Natsuko: In the dialogue, Linda said… 10分ほど遅れてしまいそうです。
Eric: “I’ll be about ten minutes late to our appointment.”
Natsuko:10分 means “10 minutes,” and ほど means “about.” So 10分ほど means ”about ten minutes."
Eric: Now, the latter part, meaning “it seems like I’m going to be late,” is a little complicated.
Natsuko: In order to understand this sentence, you need to know two grammar points. ---てしまう and ---そうです。
Eric: Let’s start with the first one. The formation of the te-form of a verb + shimau indicates a speaker’s regret or disappointment.
Natsuko: For example, 遅れる means “to be late” So... おくれて しまう 
Eric: Means “I’m going to be late despite my intentions” or “unfortunately, I’m going to be late.” Next, sō desu is the polite version of -sō da which expresses the speaker’s conjecture or guess. It corresponds to “it looks like” or “it seems like” in English.
Natsuko: Please note that そうです follows the masu-stem of a verb.
Eric: Let’s go back.
Natsuko: 遅れてしまい
Eric:“Unfortunately, I’m going to be late”
Natsuko:そうです
Eric: “It seems like”. So altogether…
Natsuko:遅れてしまいそうです
Eric: means “it seems like I’m going to be late”. At the beginning of this expression, say how late you’ll be. Natsuko, Can we hear the whole expression?
Natsuko: All right. 大変申しわけありません。10分ほど遅れてしまいそうです。
Eric: “I’m very sorry. I’ll be about ten minutes late to our appointment.” Listeners, it’s your turn. Imagine you’ll be 15 minutes late to an appointment. In that case, what are you supposed to say? Start with an apology.
Natsuko: 15 minutes is 15分. So “about 15 minutes” is 15分ほど
Natsuko: 大変、申しわけありません。15分ほど遅れてしまいそうです。
Eric: "I am sorry. I’ll be about 15 minutes late.” Now, if YOUR client called you and said this expression, what would be an appropriate response?
Natsuko: はい、わかりました。お待ちしております。 would sound very kind.
Eric: The first part…
Natsuko: はい、わかりました。
Eric: means “Okay, I understand.” But the second part...
Natsuko: お待ちしております 
Eric:...is a little tricky.
Natsuko: Right. Let’s put it in a simple way. おまちしております basically means the same thing as 待っています.
Eric: meaning “I’ll be waiting for you.”
Natsuko: おまちしております is from a verb お待ちする which is a humble way to say “to wait.” And ております is a humble way to say て います. So basically, おまちしております is a humble way to say 待っています “I’ll be waiting for you.” Try to memorize it as a set.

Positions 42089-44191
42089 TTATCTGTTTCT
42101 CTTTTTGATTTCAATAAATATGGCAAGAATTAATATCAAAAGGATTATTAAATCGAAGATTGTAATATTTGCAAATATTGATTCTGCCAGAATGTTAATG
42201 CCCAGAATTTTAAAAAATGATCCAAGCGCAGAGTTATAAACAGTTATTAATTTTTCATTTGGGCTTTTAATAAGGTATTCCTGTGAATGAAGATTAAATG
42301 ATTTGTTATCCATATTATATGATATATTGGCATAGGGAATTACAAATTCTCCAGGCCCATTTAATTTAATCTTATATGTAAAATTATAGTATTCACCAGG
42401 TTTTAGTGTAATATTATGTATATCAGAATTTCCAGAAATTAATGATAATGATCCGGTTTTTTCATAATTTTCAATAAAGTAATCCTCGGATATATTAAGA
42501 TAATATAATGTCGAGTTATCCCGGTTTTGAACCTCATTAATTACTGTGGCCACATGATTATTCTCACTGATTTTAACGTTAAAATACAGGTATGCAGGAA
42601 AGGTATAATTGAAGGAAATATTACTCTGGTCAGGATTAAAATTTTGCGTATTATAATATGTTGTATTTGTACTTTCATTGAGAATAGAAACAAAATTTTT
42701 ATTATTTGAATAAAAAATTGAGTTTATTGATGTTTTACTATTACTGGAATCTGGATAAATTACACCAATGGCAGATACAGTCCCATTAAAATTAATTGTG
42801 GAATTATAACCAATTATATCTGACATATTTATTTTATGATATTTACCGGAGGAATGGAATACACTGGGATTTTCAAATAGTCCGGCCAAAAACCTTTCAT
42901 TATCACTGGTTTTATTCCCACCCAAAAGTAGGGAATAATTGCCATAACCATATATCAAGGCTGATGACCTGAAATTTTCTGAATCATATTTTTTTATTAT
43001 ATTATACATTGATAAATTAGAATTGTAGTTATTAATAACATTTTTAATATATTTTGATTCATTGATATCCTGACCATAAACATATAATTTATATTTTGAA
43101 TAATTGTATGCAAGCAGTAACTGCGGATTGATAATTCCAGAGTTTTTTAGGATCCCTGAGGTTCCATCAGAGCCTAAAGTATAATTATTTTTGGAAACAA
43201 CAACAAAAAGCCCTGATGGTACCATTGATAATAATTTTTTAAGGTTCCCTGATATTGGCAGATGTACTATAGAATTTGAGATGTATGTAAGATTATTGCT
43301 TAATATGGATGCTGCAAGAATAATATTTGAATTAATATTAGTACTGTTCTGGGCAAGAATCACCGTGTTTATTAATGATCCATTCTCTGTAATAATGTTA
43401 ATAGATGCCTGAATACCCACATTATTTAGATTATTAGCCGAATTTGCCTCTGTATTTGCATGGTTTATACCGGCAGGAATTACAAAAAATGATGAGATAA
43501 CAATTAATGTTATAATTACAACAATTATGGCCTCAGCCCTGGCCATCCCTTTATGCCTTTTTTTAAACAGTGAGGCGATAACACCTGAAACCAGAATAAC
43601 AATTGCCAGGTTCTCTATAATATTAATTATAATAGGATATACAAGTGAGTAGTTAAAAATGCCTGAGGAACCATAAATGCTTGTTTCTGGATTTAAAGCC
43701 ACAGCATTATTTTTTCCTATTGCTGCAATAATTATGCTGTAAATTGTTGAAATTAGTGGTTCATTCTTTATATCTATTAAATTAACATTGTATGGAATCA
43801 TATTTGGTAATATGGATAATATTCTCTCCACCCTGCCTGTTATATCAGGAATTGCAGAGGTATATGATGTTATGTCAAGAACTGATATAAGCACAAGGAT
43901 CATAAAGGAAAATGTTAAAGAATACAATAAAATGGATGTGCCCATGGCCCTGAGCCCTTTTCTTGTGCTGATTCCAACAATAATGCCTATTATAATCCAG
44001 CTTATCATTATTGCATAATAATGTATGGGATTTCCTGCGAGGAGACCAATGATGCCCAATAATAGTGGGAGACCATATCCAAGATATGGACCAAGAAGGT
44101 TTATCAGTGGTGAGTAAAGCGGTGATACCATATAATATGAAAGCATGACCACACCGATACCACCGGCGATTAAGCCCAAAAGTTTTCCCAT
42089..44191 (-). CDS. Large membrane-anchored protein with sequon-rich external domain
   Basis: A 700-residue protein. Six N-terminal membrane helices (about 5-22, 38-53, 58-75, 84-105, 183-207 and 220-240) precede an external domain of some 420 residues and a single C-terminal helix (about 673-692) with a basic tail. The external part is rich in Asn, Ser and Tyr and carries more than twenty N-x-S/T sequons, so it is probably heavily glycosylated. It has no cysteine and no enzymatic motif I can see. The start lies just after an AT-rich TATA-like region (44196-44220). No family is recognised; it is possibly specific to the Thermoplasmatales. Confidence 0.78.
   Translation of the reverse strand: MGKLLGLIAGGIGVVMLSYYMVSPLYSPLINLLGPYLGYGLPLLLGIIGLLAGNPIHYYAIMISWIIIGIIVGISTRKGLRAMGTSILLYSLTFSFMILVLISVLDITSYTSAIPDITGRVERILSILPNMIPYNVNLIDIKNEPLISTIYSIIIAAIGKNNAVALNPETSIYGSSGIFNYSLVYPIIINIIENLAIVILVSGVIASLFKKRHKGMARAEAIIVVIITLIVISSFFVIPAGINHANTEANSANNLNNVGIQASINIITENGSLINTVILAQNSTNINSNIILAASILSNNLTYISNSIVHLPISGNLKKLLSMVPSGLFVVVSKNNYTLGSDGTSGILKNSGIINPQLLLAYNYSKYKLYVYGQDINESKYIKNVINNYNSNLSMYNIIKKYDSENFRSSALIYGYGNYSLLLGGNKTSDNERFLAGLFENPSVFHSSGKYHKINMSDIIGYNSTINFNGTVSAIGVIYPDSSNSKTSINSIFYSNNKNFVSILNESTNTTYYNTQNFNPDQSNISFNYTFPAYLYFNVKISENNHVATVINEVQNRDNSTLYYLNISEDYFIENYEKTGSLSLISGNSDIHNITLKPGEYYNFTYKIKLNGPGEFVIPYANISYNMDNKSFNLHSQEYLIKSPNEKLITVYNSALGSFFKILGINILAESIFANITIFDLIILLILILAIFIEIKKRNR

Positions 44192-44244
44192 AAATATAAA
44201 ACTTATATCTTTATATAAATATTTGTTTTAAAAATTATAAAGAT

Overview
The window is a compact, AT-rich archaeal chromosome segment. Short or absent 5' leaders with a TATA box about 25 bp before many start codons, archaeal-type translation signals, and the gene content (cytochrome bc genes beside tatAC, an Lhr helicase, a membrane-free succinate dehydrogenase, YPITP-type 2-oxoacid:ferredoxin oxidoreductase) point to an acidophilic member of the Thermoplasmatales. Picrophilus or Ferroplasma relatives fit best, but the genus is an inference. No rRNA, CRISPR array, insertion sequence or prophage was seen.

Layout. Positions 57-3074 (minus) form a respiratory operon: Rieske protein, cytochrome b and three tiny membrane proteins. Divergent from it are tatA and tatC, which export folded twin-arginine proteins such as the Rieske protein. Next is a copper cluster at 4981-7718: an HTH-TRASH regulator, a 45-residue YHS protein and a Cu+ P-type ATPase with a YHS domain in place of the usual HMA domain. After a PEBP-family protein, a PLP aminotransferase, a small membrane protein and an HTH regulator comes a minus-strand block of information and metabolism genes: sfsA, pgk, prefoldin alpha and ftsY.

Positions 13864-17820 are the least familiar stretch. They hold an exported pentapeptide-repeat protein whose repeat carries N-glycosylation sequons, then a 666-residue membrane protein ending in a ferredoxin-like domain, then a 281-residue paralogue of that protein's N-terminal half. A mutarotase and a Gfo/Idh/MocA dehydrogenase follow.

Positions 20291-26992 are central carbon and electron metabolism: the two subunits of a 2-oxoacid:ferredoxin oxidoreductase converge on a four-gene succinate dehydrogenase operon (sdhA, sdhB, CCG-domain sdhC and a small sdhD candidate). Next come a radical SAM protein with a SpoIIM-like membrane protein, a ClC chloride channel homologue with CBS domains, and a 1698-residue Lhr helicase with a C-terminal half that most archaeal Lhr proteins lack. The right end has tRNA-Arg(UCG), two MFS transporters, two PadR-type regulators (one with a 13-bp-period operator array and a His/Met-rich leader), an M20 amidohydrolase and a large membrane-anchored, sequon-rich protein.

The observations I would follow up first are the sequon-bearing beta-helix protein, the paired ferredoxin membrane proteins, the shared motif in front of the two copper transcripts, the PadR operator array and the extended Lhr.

Eric: I see. Natsuko, to recap, can we hear the lines between Linda and Katsumata-san?
Natsuko:OK. So Linda called Asai Shoji and said…ABCコーポレーションのベーカー リンダでございます。
Eric: First she gave her name, “I’m Linda Baker of ABC Corporation.”
Natsuko: 大変、申しわけありません
Eric: Next, she apologized. “I’m very sorry.”
Natsuko: 10分ほど遅れてしまいそうです。
Eric: And said how late she will be… “I’ll be about ten minutes late to our appointment.”
Natsuko: Katsumata-san kindly said...はい、わかりました。お待ちしております。
Eric: “OK I understand. I’ll wait for you here.”

Outro

Eric: Okay, that’s all for this lesson. Thank you for listening, everyone, and we’ll see you next time! Bye!
Natsuko: またねー

Grammar

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7 Comments

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😄 😞 😳 😁 😒 😎 😠 😆 😅 😜 😉 😭 😇 😴 😮 😈 ❤️️ 👍

JapanesePod101.com Verified
October 26th, 2015 at 06:30 PM
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Are you good at being on time? What's your secret if so?

JapanesePod101.com Verified
May 24th, 2016 at 07:12 AM
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Andyさん、

こんにちは。

また頑張ってください。:smile:

Yuki  由紀

Team JapanesePod101.com

Andy
May 16th, 2016 at 01:14 PM
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はいわかりました。

JapanesePod101.com Verified
May 16th, 2016 at 08:06 AM
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Andyさん、

こんにちは。

「僕は時間を守ることは下手です」ですね。

I am bad at being on time.

最近は僕は時計を五分早くセットしまして、時間を守る人になることができました。

Recently, I have set my clock five minutes fast so I can become a punctual person.

:open_mouth:

良かったですね。

Yuki  由紀

Team JapanesePod101.com

Andy
May 7th, 2016 at 01:05 PM
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僕は定刻をすることは下手です。

I am bad at being on time.


いつも遅刻しちゃいます。

I am always late.


最近は僕は時計を五分早いにセットしまして、時間を守る人になるできました。

Recently, I have set my clock five minutes fast so I can become a punctual person.

JapanesePod101.com Verified
December 21st, 2015 at 11:24 AM
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カラムさん こんにちは。


りょこうに たくさん時間を 掛けますか。たのしんでくださいね!

Do you take plenty of time for travel? Have a good trip!


Thanks for your feedback, and you're right.

I fixed the Lesson Notes. Please check it out.


Stay tuned,

Team JapanesePod101.com

カラム
December 14th, 2015 at 03:48 AM
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りょこうで たくさん時間を 掛かります(かかります)ー I take plenty of time for travel!


There seems to be some sections incomplete in the lesson notes. Section 1 of the grammar is missing information from the formation and example section, and section 2 is missing information from the example section (when viewed from the app).